By Dr. Randal Dick | Nonprofit Principal
Most boards work very hard to avoid risk and negligence. It is getting more difficult every year, especially since cyber threats are coming from commercial enterprises and not just isolated individuals. Cyber threats are now priorities for nation-states and have become potential weapons for terrorists.
A Clear and Present Danger
Nonprofits may feel that they are small, low-risk targets. This is not true. Most cyber attacks are carried out by machines that do not know or care who they are attacking. When the machine locates a breach, the humans get involved and evaluate whether the target contains something worth their while. This can range from encrypting your data and charging a ransom to get it back to getting enough information about major donors to steal their identities. Part of the board's duty of care in this environment is to create policies that ensure cyber protection is an organization-wide priority. The board should then monitor for compliance. This simple expression of the duty of care may make all the difference when you consider the following. According to cyber security company and Microsoft partner adaQuest:
- Most phishing campaigns are preventable
- 90 percent of successful intrusions start with an email
- 23 percent of people open phishing messages
- Most successful intrusions use fear and urgency as motivators
If something or someone has not created an environment where defense remains top of mind, the attackers have a good chance of eventually getting through.
The Trap of Convenience
In the competition between security and convenience, the winner will eventually be convenience unless there is an intentional energy put behind security. Equifax, the latest mega-breach, was the result of one employee who, for convenience, ignored security procedures. There was a security patch available to Equifax for over a month, but they did not install it in a timely manner.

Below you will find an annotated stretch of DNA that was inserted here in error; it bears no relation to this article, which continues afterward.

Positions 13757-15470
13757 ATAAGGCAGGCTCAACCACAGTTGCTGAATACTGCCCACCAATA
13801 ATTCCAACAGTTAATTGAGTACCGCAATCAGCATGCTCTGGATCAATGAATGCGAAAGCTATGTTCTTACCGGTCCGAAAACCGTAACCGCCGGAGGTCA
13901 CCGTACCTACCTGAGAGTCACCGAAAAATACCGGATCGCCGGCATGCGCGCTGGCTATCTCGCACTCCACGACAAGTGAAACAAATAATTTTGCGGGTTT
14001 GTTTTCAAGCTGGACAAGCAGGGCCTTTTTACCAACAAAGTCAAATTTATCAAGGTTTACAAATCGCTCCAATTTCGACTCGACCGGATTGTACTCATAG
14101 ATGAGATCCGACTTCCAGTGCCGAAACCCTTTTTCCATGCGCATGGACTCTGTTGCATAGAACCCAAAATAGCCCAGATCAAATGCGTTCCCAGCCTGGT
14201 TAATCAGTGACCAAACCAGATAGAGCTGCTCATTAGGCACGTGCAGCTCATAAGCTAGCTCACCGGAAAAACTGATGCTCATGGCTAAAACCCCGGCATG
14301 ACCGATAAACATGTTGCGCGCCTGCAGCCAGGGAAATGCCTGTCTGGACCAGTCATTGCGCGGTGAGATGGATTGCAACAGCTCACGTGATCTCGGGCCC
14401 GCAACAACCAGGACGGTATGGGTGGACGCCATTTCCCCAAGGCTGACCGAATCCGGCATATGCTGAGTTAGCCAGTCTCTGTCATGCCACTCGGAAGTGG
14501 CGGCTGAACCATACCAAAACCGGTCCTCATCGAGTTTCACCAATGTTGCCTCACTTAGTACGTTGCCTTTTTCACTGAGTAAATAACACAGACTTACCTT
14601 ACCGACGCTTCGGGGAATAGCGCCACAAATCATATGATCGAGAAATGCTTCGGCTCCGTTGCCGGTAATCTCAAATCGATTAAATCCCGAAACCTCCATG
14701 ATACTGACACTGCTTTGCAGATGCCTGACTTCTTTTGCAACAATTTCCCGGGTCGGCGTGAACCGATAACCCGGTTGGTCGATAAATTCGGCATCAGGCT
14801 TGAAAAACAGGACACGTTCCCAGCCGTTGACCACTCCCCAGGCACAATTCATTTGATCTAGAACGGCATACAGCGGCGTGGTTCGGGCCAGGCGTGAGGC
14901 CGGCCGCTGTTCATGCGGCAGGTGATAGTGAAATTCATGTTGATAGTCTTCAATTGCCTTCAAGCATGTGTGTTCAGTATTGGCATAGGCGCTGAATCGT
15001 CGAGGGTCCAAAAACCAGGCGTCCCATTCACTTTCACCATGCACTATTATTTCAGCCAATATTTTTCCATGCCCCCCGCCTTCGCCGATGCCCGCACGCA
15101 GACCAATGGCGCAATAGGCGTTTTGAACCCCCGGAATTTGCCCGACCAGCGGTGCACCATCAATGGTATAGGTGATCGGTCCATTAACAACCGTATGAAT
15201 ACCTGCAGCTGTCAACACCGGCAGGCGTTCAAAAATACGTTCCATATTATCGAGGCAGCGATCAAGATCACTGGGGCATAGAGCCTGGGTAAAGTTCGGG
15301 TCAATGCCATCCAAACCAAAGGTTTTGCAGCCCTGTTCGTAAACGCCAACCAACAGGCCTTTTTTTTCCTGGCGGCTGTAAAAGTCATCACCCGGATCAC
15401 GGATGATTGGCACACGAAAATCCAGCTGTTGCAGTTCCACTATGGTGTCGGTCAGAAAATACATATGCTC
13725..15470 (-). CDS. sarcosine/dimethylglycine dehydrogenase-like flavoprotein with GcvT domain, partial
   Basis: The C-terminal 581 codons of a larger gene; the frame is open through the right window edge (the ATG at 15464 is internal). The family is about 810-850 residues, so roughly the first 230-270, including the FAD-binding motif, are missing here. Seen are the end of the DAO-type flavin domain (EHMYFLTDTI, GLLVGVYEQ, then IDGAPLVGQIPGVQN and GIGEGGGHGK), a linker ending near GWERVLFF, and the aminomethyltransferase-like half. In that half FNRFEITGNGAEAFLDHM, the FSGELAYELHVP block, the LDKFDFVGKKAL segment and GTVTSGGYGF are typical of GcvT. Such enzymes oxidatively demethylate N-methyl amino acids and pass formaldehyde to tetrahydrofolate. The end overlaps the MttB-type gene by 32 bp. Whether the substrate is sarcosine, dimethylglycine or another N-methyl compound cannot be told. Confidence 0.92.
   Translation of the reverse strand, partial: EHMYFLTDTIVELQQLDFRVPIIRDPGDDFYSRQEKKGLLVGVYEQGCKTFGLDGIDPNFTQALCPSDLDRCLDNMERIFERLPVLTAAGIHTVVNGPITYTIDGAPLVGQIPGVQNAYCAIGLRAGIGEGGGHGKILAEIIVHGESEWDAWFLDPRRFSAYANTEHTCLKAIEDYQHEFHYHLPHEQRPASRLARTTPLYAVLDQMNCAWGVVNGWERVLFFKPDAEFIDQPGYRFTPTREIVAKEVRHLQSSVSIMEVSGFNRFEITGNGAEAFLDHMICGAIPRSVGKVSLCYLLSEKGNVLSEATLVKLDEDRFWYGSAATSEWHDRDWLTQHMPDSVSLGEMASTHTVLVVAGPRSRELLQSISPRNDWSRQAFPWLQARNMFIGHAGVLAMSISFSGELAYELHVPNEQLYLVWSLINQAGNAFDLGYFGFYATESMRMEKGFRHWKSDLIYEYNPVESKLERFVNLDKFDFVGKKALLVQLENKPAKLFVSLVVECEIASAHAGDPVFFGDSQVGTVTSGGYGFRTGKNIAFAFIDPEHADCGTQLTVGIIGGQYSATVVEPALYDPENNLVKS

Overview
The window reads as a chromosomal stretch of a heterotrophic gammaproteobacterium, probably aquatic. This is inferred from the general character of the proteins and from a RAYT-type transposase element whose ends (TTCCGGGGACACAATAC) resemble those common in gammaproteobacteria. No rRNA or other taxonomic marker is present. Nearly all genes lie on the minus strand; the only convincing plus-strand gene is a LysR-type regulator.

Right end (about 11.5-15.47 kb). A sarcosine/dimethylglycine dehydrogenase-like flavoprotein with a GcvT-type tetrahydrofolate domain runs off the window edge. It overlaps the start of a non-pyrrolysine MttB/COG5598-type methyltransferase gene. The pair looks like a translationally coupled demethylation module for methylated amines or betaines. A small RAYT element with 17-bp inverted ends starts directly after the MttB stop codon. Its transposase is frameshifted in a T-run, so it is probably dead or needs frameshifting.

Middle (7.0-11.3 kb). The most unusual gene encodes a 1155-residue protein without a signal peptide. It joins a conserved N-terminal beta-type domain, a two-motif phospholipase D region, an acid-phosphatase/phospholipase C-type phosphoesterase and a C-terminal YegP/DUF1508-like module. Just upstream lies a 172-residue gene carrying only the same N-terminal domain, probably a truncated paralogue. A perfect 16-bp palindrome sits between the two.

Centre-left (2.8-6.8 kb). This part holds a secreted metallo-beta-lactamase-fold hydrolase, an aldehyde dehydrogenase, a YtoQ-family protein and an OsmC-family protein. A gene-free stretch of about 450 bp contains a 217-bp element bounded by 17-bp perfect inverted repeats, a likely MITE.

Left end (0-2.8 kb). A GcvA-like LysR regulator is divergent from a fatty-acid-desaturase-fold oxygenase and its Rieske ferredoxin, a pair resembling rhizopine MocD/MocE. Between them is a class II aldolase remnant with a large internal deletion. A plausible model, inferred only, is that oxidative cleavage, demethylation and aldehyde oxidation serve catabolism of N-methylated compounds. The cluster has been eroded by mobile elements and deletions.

The attackers were inside Equifax for an extended period. According to adaQuest, when a breach occurs and is undetected, the average amount of time attackers spend inside a company or organization averages 180 days. The first thing they do is go for the administrator's login — that's the holy grail. If they can compromise that login undetected, they can go anywhere and take their time to mine all the relevant data of the organization. They do searches for keywords like "account," "password," "bank," "benefit," etc. They get to know the company and in some circumstances have even been able to study its leadership to the point that they could convincingly send emails that appear to be from an executive. Imagine what damage could be done to your organization.
So, what to do? The best defense is taking care of all the small things. The IT people build and maintain the company defenses. But everyone else has to care enough to take the time to use the stronger passwords, to change them when asked and not use their birthday or anniversary. Microsoft estimates that more than 50 percent of Office 365 users have not turned on all of the security tools available in the software. Yet, there were 6,449 new cyber threats uncovered in 2016. Only care and commitment to vigilance from everyone in the organization can prevent the cyber hordes from taking over.
About the Author
Randal is a results-driven, development and execution-oriented leader with more than 25 years of experience leading high performance teams. He’s a proven business professional, capable of leading change in both the boardroom and on the frontline, with a strong track record leading strategy development, entrepreneurship, performance and evaluation globally across a variety of social enterprises and functions.
Prior to joining OneAccord, Randal was the president of Profit Environment, a startup company that brings new solutions to enable CEOs to recapture profit lost due to an unhealthy corporate culture. At Design Group International, Randal was a senior consultant and his focus areas included organizational development, operations improvement, governance excellence and interim leadership.